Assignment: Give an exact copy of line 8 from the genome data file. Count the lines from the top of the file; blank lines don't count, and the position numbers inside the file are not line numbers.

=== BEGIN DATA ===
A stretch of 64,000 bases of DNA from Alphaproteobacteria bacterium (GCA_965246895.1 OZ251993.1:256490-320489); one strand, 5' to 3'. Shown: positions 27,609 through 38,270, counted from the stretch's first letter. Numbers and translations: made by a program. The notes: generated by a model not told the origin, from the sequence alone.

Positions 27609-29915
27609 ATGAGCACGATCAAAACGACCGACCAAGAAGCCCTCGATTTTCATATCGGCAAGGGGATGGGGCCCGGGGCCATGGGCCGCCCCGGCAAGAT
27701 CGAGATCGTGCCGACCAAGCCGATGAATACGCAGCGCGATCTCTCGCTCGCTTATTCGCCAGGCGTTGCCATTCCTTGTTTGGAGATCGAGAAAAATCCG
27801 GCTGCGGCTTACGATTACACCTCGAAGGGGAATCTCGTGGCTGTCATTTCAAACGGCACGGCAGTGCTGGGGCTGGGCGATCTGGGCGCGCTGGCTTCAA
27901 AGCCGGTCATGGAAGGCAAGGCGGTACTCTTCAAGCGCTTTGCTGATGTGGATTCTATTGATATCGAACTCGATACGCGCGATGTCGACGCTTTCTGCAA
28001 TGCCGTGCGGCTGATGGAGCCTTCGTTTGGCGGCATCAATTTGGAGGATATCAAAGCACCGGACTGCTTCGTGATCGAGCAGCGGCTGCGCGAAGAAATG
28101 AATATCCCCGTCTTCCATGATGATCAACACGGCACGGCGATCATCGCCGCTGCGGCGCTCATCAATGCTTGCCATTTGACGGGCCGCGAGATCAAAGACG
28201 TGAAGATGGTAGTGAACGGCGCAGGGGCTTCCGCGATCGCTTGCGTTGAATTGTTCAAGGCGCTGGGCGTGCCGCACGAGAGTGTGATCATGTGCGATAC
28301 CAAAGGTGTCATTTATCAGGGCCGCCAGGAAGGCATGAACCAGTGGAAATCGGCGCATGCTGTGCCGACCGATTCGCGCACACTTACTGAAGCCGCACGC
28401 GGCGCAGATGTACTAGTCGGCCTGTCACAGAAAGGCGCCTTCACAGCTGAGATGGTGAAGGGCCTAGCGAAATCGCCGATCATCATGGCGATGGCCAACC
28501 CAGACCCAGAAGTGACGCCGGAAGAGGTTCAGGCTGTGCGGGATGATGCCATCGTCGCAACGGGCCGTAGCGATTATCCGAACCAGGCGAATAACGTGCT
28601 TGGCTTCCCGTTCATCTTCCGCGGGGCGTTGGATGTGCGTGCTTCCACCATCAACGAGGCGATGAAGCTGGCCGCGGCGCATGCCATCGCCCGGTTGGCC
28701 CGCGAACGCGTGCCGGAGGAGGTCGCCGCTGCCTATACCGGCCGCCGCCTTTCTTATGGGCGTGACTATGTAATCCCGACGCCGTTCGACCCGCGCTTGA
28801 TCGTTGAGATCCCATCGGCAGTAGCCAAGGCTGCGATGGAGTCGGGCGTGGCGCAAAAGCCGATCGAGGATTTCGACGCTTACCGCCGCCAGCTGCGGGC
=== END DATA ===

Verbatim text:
28101 AATATCCCCGTCTTCCATGATGATCAACACGGCACGGCGATCATCGCCGCTGCGGCGCTCATCAATGCTTGCCATTTGACGGGCCGCGAGATCAAAGACG